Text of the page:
• jon

    Posted 346 days ago

  • I think that Flanagan wrote this piece in anger and frustration at the Univeristy of California's decision to cut standardized testing as an element of its admissions evaluation. She makes A LOT of good points, but her conclusion is kind of scattershot, and although something to think about deeply, seems more alarmist that factual. Of course, I might be wrong here and she might be right on the money, but we will have to see.

    Her initial argument against removing standardized tests is that they are not the cause of discrimination, rather a manifestation of it. Kids test bad, she says, because their schools are bad. She continues:

    There was a loophole these students could use, and it involved test scores: The course-load requirement could be waived for those who did well enough on the SAT or the ACT. This was a Hail Mary pass for many smart kids who, for whatever reason, didn’t do well in high school or did well but not in the A-G classes. In 2018, about 22,000 students “tested in” to the UC. Almost half of those students were low-income, and more than a quarter were Black, Latino, or Native American. The UC has now taken this lifeline away.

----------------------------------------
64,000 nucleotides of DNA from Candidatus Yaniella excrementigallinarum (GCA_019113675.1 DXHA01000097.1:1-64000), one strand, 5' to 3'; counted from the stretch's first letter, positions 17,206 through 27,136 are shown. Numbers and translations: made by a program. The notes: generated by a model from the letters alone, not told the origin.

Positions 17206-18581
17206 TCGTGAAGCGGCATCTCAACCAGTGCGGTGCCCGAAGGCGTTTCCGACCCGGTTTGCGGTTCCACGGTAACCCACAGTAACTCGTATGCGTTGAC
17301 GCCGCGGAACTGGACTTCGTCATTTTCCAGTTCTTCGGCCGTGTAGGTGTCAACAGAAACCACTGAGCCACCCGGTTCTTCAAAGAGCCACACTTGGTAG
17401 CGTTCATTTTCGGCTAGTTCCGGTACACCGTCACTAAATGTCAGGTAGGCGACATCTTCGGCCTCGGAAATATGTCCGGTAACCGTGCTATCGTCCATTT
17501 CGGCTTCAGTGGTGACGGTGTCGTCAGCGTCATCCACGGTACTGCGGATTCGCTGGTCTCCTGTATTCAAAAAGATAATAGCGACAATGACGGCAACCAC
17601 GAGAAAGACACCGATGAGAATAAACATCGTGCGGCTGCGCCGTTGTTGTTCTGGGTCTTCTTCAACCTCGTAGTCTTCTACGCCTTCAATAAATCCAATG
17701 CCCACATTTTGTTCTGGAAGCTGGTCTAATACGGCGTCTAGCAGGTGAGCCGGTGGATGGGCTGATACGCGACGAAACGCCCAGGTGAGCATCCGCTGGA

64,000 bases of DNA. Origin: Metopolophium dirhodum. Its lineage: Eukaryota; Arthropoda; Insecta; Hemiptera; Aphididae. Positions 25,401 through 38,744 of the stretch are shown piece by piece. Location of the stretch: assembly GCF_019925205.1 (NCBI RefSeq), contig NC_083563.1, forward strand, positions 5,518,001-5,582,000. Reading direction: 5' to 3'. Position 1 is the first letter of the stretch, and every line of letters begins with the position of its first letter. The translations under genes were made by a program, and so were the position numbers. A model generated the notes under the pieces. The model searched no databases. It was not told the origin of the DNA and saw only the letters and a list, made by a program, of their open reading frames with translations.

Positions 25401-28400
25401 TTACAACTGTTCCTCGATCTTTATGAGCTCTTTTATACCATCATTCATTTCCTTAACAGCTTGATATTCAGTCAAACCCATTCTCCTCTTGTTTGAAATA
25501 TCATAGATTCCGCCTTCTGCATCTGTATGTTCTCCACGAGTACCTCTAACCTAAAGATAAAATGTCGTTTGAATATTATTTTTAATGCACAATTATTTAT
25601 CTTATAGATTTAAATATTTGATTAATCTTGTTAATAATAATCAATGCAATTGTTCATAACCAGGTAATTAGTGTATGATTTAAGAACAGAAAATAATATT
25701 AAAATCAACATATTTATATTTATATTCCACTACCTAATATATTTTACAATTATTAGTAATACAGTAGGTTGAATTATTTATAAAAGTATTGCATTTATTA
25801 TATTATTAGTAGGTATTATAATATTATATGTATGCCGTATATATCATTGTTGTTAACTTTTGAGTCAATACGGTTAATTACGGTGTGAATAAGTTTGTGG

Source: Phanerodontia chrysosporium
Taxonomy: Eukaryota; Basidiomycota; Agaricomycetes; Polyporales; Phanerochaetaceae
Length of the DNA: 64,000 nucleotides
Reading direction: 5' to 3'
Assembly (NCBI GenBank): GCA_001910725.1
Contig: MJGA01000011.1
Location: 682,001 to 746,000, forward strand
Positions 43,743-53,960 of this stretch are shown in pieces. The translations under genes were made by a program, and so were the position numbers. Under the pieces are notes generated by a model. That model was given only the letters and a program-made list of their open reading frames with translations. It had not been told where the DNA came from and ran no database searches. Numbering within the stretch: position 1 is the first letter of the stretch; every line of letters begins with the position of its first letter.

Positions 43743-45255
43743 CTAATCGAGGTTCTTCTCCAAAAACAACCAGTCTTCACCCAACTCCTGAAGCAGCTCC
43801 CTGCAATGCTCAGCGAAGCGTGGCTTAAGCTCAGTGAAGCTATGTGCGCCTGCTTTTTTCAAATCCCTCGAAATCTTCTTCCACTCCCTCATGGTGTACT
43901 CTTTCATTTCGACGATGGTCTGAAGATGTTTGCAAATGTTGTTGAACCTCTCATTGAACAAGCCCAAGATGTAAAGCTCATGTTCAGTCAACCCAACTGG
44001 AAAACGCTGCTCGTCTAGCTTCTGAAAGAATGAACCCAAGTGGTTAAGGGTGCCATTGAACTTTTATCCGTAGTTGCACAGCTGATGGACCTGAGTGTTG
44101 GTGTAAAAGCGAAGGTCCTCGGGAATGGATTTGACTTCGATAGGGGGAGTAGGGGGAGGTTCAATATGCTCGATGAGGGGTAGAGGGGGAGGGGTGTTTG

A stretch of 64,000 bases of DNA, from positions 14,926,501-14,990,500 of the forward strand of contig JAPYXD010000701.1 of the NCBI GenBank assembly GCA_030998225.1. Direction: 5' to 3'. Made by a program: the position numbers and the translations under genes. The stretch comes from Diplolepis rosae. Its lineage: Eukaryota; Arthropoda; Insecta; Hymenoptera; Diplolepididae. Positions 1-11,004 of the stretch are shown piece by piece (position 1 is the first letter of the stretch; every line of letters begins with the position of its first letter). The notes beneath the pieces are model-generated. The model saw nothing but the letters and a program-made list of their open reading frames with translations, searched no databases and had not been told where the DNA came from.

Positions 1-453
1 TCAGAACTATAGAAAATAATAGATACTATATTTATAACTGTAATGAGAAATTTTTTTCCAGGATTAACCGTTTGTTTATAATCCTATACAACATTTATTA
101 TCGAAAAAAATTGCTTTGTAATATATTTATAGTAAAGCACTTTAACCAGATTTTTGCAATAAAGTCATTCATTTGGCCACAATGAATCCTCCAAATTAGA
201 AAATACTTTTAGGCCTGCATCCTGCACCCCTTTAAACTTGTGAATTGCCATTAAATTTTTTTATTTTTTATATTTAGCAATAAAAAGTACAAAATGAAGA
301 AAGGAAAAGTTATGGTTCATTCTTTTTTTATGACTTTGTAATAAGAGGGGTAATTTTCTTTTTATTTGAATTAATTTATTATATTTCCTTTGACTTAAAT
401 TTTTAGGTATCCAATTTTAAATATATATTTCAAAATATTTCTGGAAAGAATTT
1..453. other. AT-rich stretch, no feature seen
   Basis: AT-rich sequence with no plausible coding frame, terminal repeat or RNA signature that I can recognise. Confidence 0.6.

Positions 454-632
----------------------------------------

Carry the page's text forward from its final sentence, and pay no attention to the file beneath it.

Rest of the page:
Why would they decide to do this? She references a report conducted under the direction of Janet Napolitano, the UC President at the time. Flanagan believes that, frankly, they ignored the findings for the following reason:

    Why did the regents completely ignore this report? I have a guess. People in power today would much rather do something that seems to promote “equity” than make an evidence-based choice that could lead to accusations of racism. This is the kind of infuriating policy decision that looks like it is going to help poor, minority students but will actually harm them.

    I have to agree with her conclusion; that is how a lot of decisions are being made at the moment. People who don't know how to make decisions for equity are doing so because they are afraid, or maybe less cynically, just don't know how to pull out useful decisions from what they see in the media.

    Flanagan's final point is that if we were to really want to have proportional demographics in the UC system (based upon the demographics in the state's elementary schools, then there will be some seriously tough decisions. She says that Black students are underrepresented by 1 percentage point, Latinos are underrepresented by 30 points, Whites underrepresented by 1 point and Asian and Pacific Islanders overrepresented by 22 points.

    This last idea has a lot packed into it, and although I'm glad she brought it up, I think it will take a lot more thought to come to a real conclusion here. She, probably rightfully, warns that people might try to take the spots away from kids who have earned it, those primarily being Asian-American in theory, and gives a passionate response:

    It is immoral, and ought to be illegal, to treat them as a menace to be contained. They happen to be the majority of our highest-achieving students, and they belong at the University of California.

    There is A LOT to think about and unpack in this article and hopefully a lot of people read it.

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